TL;DR This Week in Cinema: Hollywood Ruins Everything
Welcome to the Beat's weekly rundown of what's hot in the coming seven days of cinematic releases. Now that the election has simmered into a compote of confusion, it's time to get back to the business of cinema.
Unfortunately, quality releases are slim pickings this week - the studio gods have not seen fit to gift us with gold, instead trotting out tired old tropes and tales sure to provoke a yawn. Fear not, dear readers, for I have dug deep to find the nuggets of goodness for you.
It gets kinda personal towards the end. In a good way!
THE LEGEND OF TARZAN
The trailer begins with shots lifted straight from Peter Jackson's King Kong, and leads to name-dropping and terrible CGI. Welcome to the trope codifier for contemporary "blockbuster" cinema, y'all - an overly buff white guy pretending to be a wildman for a fawning pack of fake apes and a pasty white girl.
Does the world need another Tarzan film? Another exploration of the 'noble savage' adapting to both the jungle and the modern world? The answer is no, particularly when the filmmakers don't see the irony of casting Djimon Hounsou (a fantastic actor in his own right) in yet another tribal leader role.
The casting is token, with heartthrob Alexander Skarsgård adding yet another poor film to his repertoire, and Christoph Waltz playing yet another kitschy character doomed to obscurity. The tagline is meaningless. Actually, the entire film need not exist. This is not worth your time or money.
tl;dr The kind of dull, gritty remake that makes you look forward to the missing link overwhelming us.
MIKE AND DAVE NEED WEDDING DATES
Put it in the bin. The whole thing. In the bin. Now, please, for the good of us all. The lazy titling of the film should be a warning. Abandon all hope of lols, ye who enter here.
Zac Efron's abortive adult career began with the death of Robert De Niro's credibility. Need we continue to drag Aubrey Plaza and Anna Kendrick through the same bad choices? WHAT HAPPENED TO THE SINGING, ANNA?!
If the trailer made you laugh, we're very different people. And that's cool! Good for you, live your life. I'll continue hanging out with people whose IQs are measured in positive numbers.
tl;dr Hollywood kills your idols.
Ah, Julianne Moore. Without doubt one of the great character actors of our time. Here she turns her hand to a character initially deemed a 'psychotic bitch' because she doesn't get on with her cheating husband (Ethan Hawke) or the woman with whom he's sleeping (Greta Gerwig).
Fortunately, director Rebecca Miller is cleverer than all that - at least, according to the critics. Sporting a rather spectacular score on Rotten Tomatoes for what is essentially a rom-com, Maggie's Plan promises some sweet subversion, even if the trailer does leak a lot of laughs.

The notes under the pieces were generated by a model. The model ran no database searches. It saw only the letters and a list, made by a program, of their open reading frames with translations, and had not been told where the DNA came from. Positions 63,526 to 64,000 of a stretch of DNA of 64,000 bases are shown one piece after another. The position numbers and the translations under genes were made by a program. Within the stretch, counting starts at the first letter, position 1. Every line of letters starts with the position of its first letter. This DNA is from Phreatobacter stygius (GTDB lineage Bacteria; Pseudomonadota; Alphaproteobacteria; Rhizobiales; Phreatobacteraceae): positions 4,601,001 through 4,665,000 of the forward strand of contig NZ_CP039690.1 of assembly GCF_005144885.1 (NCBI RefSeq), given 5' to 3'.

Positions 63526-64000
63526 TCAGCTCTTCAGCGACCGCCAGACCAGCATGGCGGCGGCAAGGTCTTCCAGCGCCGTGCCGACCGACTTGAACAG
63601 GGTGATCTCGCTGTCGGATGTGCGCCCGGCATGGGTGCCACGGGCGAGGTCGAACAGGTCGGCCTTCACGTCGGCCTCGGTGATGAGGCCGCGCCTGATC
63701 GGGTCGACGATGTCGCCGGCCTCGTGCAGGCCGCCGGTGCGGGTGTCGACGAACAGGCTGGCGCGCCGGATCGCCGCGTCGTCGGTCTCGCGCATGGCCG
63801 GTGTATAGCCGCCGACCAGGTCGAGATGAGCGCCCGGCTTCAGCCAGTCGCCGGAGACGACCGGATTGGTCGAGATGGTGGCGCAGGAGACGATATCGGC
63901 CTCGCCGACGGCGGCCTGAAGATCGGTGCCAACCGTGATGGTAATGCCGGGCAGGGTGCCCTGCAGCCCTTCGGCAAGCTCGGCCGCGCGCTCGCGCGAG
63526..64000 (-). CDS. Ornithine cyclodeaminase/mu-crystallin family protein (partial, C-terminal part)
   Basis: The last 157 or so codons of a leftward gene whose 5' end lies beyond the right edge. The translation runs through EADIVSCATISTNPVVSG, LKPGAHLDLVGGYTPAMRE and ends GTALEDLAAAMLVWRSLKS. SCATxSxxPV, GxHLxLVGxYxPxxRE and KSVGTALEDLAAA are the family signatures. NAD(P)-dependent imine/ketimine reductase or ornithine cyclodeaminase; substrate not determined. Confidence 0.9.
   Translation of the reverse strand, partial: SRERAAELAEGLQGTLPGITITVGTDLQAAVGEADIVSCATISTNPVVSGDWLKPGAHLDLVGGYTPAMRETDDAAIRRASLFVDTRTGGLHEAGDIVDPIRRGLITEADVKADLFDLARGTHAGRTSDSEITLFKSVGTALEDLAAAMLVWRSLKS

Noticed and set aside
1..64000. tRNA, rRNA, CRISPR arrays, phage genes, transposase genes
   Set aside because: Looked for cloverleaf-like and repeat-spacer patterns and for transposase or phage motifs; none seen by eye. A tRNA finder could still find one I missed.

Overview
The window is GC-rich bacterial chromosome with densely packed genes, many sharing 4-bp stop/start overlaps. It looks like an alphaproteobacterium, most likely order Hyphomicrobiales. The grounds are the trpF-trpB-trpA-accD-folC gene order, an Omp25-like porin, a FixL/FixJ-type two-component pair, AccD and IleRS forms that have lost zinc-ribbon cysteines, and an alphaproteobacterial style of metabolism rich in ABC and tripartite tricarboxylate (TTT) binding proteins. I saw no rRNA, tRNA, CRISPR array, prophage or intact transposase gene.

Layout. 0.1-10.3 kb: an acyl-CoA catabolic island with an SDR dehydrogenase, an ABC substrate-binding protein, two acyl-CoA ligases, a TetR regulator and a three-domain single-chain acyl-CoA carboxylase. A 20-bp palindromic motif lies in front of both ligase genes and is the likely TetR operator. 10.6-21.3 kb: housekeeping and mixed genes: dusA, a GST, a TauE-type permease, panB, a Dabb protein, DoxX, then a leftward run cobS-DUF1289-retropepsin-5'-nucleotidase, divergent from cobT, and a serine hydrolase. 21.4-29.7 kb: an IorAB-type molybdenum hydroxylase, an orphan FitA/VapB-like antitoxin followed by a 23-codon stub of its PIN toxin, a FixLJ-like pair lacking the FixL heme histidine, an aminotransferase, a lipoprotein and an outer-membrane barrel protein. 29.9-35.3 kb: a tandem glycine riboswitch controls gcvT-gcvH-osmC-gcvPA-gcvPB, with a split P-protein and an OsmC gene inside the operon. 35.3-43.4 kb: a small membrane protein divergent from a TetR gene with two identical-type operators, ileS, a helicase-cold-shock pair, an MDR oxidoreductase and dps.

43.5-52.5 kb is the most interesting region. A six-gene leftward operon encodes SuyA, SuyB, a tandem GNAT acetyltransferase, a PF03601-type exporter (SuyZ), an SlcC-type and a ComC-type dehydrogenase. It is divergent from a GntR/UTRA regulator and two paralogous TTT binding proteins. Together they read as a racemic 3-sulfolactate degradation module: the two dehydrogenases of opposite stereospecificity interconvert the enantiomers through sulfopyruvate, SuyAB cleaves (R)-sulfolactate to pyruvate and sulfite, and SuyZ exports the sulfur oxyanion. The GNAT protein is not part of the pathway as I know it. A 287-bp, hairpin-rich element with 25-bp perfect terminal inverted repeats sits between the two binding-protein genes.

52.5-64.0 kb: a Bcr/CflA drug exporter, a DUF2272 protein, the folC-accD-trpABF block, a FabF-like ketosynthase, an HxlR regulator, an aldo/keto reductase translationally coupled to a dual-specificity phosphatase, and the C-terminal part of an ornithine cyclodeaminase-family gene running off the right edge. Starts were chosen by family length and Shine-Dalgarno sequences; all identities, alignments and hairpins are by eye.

It also features Ethan Hawke being bad at relationships. Poor guy's found his type, it seems.
tl;dr Typecasting - it's a drag.
SEPTEMBERS OF SHIRAZ
I've always been dearly fond of both Adrien Brody and Salma Hayek-Pinault, but it seems they, too, have fallen foul of classic Hollywood bullshit. This time, it's the old 'colour-blind casting', where these two Americans (one of whom is Mexican) apparently suffice for Iranian Jews. It's a sad misstep for the promising Wayne Blair, Aussie director of The Sapphires.
A nuanced novel based on true events is turned into standard Islamophobic appropriation, with comfortable, familiar faces subbing in for the ethnics so that Western audiences can pretend they care about foreigners. Wealthy, Oscar-winning foreigners who aren't Muslims.
The scariest thing is that the slew of films villifying Middle Eastern folk like this is only likely to change when we find someone new to fear. Now that Pauline Hanson's in the Senate (nice job Australia), that could be just about anyone.
ONE MAN, TWO GUVNORS
Yes, you heard right! And I haven't even failed my mandate! Three plays from London's National Theatre are making their way to Event Cinema screens in the coming months, and the first is One Man, Two Guvnors with the lovable James Corden.
This comedy classic sees the naive Francis Henshall (Corden) accidentally come under the employ of two different criminal factions at once, and desperately try to keep it a secret. It's a very particular style of comedy, linking the British comedy-of-manners style to Italian commedia dell'arte, and it may not be everyone's bag. But who doesn't like James Corden? LOOK AT HIS LIL' FACE.
And hey, if this ain't your jam, there's plenty of live theatre going on... like, maybe, Scott Parker's commedia dell'arte-inspired Godface - a show at 107 Projects which closes this Sunday and toward which I'm not even slightly biased...
tl;dr If he were here, James Corden would want you to support independent theatre. #istandwiththearts
And now for THE VERDICT - maybe you only get to see one of these flicks on the big screen, and you don't wanna waste that night out. So, drum roll please...
You might be needing something to pep you up in these uncertain times, and with the exception of one somewhat subversive rom-com, it's a piddling release week. Maggie's Plan gets my cinematic vote, but the adventurous should get down to 107 Projects and see Godface which OK I am performing in.
Until next week!